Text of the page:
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UPSC Prelims News 7 March 2023

UPSC Prelims News of 7 March 2023

Integrated Pensioners’ Portal

Context: The Department of Pension & Pensioners’ Welfare has decided that all the pension portals will be integrated into a single “Integrated Pensioners’ Portal”.

About Integrated Pensioners’ Portal

  • The new Pensioners’ Portal will integrate all 18 Pension disbursing banks portal, along with other portals like ANUBHAV, CPENGRAMS, CGHS etc, into one.
  • The portal will act as a one-stop solution for all the pensioners’ needs and has been developed in collaboration with State Bank of India (SBI).
  • After the complete integration, the retirees can choose a bank and branch for opening an online pension account, monitor their monthly pension slips, Form 16, status of life certificate as well as change the bank disbursing pension through Bhavishya.
  • The move will mitigate the problems faced by pensioners like change of bank, submission of life certificate, submission of death certificate, pension slip and retrieval of pension slip, income tax deduction data.

UPSC Prelims News 6 March 2023


Judicial Custody

Context: Delhi’s Rouse Avenue Court has sent the former Delhi Deputy Chief Minister to judicial custody in connection with a corruption case.

About Judicial Custody:

  • Although undefined in Indian law, “custody” refers to the state of being kept by the police while awaiting trial.
  • Section 57 of the Code of Criminal Procedure (CrPC) says that any person arrested without a warrant cannot be detained for more than 24 hours unless there is a special order of a Magistrate under section 167 to that effect.
  • However, Section 167 says that if an investigation cannot be completed within 24 hours, the detainee can still be kept in custody when there are “well-founded grounds” for believing the accusations against him.
    • This process requires a police officer, not below the rank of sub-inspector, to transfer a copy of the diary entry in a detainee’s case to the Judicial Magistrate, who will decide whether he can authorize the accused’s detention for a period of 15 days or forward it to another magistrate who has jurisdiction to try the case.
    • Generally, judicial custody can extend up to 90 days in cases punishable by death, life imprisonment, or imprisonment for 10 years or more.
  • Section 167 of the Code talks about custody during the stage of the investigation. Custody can either be judicial custody or police custody.
Judicial Custody Police Custody
The person detained by a judicial magistrate is lodged in central or state prison.

In judicial custody, officials need the permission of the court for questioning a person.

In judicial custody, the person is under the responsibility of the magistrate, while the Prison Manual comes into the picture for the routine conduct of the person.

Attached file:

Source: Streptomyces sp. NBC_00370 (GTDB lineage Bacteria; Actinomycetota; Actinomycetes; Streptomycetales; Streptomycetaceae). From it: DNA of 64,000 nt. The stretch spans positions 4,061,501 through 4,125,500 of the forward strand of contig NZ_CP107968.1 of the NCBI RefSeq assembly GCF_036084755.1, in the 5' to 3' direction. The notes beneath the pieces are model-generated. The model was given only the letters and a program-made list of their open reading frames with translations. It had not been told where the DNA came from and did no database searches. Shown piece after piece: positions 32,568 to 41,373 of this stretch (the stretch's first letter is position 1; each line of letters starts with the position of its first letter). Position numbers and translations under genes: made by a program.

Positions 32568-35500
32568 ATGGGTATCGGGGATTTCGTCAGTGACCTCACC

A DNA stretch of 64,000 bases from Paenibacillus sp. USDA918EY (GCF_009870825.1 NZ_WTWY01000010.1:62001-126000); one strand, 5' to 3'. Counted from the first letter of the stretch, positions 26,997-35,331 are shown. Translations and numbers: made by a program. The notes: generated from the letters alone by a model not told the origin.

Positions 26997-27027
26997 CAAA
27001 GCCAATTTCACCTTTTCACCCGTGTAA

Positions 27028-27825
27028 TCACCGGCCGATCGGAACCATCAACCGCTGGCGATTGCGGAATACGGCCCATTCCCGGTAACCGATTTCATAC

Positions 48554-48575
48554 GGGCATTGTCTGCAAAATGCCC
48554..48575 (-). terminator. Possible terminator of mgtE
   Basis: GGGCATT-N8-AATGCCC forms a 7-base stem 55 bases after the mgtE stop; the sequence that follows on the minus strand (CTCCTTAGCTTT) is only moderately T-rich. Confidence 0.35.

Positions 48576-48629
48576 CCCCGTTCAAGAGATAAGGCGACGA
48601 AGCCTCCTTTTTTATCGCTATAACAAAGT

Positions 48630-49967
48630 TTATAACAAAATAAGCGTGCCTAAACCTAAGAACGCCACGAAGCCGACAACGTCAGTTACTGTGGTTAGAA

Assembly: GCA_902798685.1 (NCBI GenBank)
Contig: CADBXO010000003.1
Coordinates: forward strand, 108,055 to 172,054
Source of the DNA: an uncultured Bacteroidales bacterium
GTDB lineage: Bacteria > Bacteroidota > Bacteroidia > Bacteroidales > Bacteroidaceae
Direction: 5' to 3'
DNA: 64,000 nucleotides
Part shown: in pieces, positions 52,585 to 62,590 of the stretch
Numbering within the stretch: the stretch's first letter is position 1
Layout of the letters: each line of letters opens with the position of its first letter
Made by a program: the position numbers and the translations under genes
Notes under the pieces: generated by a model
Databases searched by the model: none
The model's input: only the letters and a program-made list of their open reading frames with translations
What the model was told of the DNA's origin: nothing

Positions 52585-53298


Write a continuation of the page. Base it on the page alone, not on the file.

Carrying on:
In some cases, courts may directly remand a person to judicial custody, if the court concludes that there is no need for police custody or extension of police custody.

The judicial custody can extend up to 60 or 90 days depending upon the maximum punishment prescribed for the offense.

According to Section 436A of CrPC, a person in judicial custody, who has served half the maximum punishment given for an offense, can apply for default bail, if their trial is pending.

The person is detained in a police station or lock-up when he is believed to have committed a crime.

Unlike judicial custody, police custody requires the accused to be furnished before the magistrate in 24 hours.

In police custody, the investigating authority can interrogate a person.

In police custody, the person has the right to legal counsel, and the right to be informed of the grounds which the police must ensure.

Controller General of Accounts (CGA)

Context: The government has been appointed the Controller General of Accounts (CGA).

Controller General of Accounts (CGA)

  • Controller General of Accounts (CGA), in the Department of Expenditure, Ministry of Finance, is the Principal Accounting Adviser to Government of India.
  • Mandate: Controller General of Accounts derives his/her mandate from Article 150 of the Constitution. This statutory mandate as incorporated in the Allocation of Business Rules 1961 brings out the duties and responsibilities.
    • It is to be noted that the CGA is not a constitutional body.
  • Objective: Its goal is to provide reliable information that brings transparency in the use and reporting of public funds through an integrated government-wide financial information system.
  • Reports: The Annual Appropriation Accounts (Civil) and Union Finance Accounts are submitted to Parliament on the advice of Comptroller and Auditor General of India.
  • Functions:
    • Formulate policies relating to general principles, form and procedure of accounting for the Central and State Governments.
    • Administer the process of payments, receipts and accounting in Central Civil Ministries/ Departments.
    •  Prepare, consolidate and submit the monthly and annual accounts of the Central Government.
    • Coordinate and assist in the introduction of Management Accounting Systems in Ministries/ Departments.
    • Monitor financial performance and effectiveness of various programs, schemes and activities of the civil ministries.
    • Administer banking arrangements for disbursements of Government expenditures and collection of government receipts and interacts with the Central Bank for reconciliation of cash balances of the Union Government.


AT1 Bonds

Context: The Supreme Court of India has put on hold the order quashing the write-off of a renowned bank’s AT1 Bonds.

What are Additional Tier-1 (AT1) Bonds?

  • AT1 bonds are a type of perpetual debt instrument with no maturity date.
  • The issuer possesses the call option that permits them to redeem these bonds after a certain period.
  • AT1 bonds are subordinate to all other debt and only senior to common equity.
  • Regulator: AT-1 bonds are regulated by the Reserve Bank of India (RBI).